It is no secret that London is hail as the “safe haven” for investments. With foreign investors continuing to purchase properties in London as a means of investment or a second home, the London property market has and still is experiencing a boost in it’s sector.
Though it is believed that London will continue to thrive ,what more with the Olympics around the corner, one must always look to alternative resources.Of late, a survey conducted has shown that while London may be receiving foreign
investments,the Brits on the other hand have been shifting their attention to the US real estate market.
With an easier access to mortgage loans and a knock-out price on properties due to the economic and fore-closure, many more Brits are choosing to invest into the US market rather than one back home. And why wouldn’t they? With properties in US being sold for merely $50,000, it wont be long before more investors, local and abroad, will follow suit.
According to Annette Reeves, director at Mayfair International Realty, she believes that due to the fact that the American housing market has improved and gaining access to a mortgage is easier than it was previously makes it appealing to potential investors.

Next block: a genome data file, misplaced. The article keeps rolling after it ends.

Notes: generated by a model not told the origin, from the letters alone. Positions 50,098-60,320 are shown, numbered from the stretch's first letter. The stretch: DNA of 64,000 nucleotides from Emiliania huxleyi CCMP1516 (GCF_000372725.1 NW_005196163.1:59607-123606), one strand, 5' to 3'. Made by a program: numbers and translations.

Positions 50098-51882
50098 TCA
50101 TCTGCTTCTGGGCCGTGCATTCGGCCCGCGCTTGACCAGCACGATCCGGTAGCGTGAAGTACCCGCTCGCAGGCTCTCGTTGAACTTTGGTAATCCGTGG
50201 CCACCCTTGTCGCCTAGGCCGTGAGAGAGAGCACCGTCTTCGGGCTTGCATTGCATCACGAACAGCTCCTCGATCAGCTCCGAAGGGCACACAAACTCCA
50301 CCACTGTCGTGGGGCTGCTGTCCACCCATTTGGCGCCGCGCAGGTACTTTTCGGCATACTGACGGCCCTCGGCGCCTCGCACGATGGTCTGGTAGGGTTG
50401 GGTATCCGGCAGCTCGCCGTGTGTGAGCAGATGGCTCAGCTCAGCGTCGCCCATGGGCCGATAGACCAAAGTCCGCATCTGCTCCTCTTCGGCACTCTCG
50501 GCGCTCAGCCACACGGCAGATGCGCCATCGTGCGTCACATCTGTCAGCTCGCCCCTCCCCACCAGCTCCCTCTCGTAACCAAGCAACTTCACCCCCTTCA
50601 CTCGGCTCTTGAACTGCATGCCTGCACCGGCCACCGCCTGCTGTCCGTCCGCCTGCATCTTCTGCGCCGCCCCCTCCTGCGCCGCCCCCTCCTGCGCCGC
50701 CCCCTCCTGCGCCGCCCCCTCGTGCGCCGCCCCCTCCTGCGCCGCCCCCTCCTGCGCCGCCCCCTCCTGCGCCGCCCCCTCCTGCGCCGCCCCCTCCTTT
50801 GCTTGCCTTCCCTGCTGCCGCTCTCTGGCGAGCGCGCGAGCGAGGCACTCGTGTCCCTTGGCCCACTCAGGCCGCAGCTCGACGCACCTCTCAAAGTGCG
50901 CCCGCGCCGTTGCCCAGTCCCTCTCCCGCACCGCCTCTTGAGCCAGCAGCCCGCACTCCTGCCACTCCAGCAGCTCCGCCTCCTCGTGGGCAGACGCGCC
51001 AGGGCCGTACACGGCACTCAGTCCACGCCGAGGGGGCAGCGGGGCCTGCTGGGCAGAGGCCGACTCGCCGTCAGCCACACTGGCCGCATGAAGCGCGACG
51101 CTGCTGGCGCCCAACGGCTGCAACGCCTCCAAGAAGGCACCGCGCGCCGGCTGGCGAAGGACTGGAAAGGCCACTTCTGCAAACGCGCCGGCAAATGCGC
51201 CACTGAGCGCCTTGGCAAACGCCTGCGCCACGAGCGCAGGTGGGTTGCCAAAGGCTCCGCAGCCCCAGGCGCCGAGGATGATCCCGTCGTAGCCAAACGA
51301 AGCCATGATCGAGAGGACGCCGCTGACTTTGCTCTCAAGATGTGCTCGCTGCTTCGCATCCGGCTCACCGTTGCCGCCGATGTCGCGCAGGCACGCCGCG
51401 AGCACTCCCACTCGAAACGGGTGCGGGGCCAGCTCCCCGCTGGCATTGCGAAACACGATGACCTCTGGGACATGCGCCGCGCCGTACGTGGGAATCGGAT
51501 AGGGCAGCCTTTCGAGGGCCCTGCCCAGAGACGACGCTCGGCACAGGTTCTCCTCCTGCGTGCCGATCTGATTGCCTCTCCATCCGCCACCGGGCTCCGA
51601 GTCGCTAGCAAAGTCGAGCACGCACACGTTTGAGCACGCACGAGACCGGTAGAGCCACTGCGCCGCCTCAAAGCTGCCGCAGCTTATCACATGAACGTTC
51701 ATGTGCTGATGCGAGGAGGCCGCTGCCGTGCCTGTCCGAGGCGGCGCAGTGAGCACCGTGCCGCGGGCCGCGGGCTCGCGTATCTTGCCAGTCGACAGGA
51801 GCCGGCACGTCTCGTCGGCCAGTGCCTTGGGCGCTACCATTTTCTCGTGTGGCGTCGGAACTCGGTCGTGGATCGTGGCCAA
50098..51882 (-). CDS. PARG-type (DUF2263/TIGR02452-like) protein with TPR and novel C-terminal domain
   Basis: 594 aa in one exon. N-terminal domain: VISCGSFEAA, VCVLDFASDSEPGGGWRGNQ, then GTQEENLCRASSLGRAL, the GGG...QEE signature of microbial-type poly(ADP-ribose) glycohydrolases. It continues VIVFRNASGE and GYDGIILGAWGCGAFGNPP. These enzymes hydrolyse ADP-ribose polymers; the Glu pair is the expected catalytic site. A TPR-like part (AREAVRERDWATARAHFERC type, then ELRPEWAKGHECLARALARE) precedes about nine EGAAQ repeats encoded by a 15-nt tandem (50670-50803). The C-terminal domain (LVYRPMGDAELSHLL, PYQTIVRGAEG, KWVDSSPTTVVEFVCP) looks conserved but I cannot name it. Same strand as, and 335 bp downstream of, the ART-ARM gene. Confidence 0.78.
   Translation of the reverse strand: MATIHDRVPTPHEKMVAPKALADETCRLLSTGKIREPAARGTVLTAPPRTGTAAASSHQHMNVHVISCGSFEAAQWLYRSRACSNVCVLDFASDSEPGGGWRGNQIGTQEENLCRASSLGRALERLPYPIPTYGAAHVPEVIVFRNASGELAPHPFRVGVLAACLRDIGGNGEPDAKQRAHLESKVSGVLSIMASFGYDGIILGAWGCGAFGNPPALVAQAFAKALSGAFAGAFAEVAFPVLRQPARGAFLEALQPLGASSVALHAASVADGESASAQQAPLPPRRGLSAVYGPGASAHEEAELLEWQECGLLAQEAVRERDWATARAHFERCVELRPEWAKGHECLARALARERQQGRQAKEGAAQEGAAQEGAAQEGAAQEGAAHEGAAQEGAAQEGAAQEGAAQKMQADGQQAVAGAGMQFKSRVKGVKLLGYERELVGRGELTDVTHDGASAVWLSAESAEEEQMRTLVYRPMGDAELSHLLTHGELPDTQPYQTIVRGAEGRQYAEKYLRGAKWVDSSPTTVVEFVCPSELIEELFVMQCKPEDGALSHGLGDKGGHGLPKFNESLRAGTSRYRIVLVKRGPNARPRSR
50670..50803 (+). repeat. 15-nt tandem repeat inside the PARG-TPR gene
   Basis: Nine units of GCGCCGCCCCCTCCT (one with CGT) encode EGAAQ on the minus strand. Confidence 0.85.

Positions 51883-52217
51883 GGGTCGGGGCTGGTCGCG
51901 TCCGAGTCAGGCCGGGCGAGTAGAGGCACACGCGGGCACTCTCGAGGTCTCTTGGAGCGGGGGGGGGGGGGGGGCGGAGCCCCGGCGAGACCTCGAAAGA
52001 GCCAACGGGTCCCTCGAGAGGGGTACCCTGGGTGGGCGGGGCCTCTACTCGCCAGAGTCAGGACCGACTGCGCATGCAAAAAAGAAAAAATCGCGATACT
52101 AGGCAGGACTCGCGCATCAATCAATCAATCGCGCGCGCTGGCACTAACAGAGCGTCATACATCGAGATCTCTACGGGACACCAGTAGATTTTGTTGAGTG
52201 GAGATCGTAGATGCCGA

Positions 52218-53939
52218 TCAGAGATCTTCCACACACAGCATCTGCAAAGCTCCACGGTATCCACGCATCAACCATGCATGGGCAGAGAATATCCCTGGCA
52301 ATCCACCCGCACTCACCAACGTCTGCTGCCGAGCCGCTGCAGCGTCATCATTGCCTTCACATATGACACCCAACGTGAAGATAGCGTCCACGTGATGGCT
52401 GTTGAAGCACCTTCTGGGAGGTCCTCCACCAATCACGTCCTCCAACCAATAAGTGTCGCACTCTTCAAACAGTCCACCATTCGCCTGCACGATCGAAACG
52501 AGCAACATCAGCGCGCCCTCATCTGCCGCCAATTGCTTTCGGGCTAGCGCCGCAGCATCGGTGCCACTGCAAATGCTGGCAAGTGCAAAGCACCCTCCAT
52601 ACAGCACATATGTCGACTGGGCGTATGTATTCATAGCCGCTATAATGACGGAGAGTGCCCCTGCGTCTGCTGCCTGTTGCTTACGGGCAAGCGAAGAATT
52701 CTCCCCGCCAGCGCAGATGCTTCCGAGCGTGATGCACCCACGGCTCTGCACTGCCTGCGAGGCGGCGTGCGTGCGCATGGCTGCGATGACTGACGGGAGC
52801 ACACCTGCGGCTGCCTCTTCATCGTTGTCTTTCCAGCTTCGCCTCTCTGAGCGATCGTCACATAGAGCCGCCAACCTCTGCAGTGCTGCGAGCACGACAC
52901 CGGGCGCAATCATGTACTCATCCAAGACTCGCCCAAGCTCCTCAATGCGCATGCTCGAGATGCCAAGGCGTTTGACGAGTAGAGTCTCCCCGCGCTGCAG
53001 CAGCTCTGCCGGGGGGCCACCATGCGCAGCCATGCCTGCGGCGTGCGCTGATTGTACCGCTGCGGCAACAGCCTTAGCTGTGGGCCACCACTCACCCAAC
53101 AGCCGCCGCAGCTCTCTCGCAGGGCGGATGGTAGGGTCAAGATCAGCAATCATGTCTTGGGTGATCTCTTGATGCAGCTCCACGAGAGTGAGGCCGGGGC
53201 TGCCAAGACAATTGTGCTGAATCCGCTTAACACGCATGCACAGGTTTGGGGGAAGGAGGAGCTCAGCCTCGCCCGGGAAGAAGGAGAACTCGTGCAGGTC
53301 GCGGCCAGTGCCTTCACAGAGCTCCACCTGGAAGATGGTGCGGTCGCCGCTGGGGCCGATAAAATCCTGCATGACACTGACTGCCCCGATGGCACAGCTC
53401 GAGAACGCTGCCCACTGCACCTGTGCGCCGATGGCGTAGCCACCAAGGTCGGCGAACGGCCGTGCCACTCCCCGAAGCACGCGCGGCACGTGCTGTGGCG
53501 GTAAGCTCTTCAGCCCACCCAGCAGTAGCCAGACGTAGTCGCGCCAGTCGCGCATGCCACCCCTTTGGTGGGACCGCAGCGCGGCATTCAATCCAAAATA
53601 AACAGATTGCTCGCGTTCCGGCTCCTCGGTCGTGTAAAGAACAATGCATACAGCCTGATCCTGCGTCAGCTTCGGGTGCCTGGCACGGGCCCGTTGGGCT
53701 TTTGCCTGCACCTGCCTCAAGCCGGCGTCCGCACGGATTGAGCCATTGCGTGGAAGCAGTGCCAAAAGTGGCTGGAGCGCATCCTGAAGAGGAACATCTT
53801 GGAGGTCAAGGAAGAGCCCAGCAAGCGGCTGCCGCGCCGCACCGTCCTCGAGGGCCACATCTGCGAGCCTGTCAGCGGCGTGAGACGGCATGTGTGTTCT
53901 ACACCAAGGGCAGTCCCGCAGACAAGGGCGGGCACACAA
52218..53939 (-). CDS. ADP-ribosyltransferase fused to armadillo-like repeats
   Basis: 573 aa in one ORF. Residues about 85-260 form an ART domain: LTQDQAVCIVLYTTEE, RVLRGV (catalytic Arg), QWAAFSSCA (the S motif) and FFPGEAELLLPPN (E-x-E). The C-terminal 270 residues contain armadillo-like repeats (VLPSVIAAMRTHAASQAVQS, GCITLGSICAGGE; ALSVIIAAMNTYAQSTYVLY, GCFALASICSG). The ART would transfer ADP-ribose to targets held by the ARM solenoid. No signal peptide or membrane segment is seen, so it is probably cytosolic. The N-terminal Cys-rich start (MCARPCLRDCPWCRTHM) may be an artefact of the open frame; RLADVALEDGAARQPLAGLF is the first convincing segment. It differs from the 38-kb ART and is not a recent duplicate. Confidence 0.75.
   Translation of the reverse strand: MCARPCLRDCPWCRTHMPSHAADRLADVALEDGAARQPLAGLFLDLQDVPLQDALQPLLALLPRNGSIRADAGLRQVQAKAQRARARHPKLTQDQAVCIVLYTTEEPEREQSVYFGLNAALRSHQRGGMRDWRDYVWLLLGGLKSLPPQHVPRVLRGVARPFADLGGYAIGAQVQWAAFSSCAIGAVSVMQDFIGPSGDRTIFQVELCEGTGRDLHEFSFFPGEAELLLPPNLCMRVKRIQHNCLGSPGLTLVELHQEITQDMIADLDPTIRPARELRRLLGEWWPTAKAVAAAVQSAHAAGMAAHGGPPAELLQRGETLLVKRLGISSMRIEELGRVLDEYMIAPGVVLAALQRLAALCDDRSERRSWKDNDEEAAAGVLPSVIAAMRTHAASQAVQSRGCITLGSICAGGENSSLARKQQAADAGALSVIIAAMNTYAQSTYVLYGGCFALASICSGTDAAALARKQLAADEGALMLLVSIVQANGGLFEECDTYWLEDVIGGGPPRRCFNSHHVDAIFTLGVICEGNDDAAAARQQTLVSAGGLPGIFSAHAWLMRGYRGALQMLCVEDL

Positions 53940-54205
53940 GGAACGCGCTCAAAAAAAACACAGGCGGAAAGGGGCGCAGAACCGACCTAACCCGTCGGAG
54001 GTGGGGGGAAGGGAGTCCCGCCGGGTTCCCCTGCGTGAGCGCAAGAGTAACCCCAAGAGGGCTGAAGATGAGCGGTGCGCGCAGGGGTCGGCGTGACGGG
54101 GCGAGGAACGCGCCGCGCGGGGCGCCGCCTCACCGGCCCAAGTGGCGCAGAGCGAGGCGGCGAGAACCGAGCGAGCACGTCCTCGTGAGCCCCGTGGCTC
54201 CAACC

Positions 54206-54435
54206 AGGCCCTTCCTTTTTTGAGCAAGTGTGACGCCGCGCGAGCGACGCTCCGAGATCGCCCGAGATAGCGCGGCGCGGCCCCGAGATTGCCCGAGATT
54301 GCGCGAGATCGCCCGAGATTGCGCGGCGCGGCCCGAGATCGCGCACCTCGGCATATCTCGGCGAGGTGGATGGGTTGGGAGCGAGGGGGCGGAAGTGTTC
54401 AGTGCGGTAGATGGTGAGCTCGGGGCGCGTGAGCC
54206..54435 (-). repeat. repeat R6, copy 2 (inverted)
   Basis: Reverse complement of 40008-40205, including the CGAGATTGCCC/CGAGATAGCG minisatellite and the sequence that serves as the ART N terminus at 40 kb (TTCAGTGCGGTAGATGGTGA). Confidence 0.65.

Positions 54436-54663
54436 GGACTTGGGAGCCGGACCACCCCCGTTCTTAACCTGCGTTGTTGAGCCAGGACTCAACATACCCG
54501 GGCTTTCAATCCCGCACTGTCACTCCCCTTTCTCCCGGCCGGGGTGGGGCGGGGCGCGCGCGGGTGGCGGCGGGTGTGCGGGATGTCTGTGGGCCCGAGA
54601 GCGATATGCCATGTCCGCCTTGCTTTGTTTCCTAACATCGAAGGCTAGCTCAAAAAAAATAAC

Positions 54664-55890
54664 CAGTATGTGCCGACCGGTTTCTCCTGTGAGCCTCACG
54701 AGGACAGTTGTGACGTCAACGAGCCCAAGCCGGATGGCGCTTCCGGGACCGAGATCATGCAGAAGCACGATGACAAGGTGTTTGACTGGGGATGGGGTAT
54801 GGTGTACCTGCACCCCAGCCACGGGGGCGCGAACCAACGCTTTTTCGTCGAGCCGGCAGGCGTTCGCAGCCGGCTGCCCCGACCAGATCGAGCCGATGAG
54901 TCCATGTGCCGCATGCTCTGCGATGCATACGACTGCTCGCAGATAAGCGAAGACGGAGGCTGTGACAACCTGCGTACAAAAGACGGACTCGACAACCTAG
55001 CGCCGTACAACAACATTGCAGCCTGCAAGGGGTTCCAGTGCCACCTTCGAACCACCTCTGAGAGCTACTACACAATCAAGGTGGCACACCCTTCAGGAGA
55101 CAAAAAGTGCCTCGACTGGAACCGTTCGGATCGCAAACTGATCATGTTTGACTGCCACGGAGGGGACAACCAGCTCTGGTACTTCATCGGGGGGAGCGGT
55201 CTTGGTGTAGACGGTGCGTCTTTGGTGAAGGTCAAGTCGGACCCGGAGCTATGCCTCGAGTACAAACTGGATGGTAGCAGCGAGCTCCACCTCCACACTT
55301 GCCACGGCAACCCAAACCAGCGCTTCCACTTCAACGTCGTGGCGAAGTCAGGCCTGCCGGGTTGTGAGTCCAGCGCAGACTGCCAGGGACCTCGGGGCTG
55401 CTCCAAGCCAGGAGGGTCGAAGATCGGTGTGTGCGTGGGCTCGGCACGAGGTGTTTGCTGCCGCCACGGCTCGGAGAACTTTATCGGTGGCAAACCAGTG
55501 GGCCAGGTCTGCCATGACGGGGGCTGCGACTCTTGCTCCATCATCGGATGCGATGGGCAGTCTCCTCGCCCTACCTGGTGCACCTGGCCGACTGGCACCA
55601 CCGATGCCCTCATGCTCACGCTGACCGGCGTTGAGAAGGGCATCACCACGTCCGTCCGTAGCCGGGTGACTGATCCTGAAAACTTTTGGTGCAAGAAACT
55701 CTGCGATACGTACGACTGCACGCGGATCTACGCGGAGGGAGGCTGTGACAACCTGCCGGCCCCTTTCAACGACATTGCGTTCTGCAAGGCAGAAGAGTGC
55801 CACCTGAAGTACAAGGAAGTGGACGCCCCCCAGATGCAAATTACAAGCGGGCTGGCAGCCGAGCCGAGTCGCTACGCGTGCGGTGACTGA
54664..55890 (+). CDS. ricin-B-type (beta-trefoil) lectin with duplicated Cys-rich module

She describes how there are a number of bargains to be had in the US, with areas such as Florida offering foreclosure properties for around £32,000. She goes on to state that there seems to be an increase in the number of people looking to find somewhere overseas, somewhere nice with a place to put their money in.
Even if it proves difficult to sell the property once it has been refurbished, Ms Reeve claimed purchasing a property in the US can prove fruitful, as it can be used as a family holiday destination.
Her comments follow a recent report from the National Association of Realtors, which revealed the sale of existing homes declined by 8.8% in February compared to the same month a year earlier.
The organisation also noted distressed properties accounted for 34 per cent of the transactions completed last month, with NAR president Moe Veissi pointing out there is competition between investors and first-time buyers for these “bargain-priced” assets.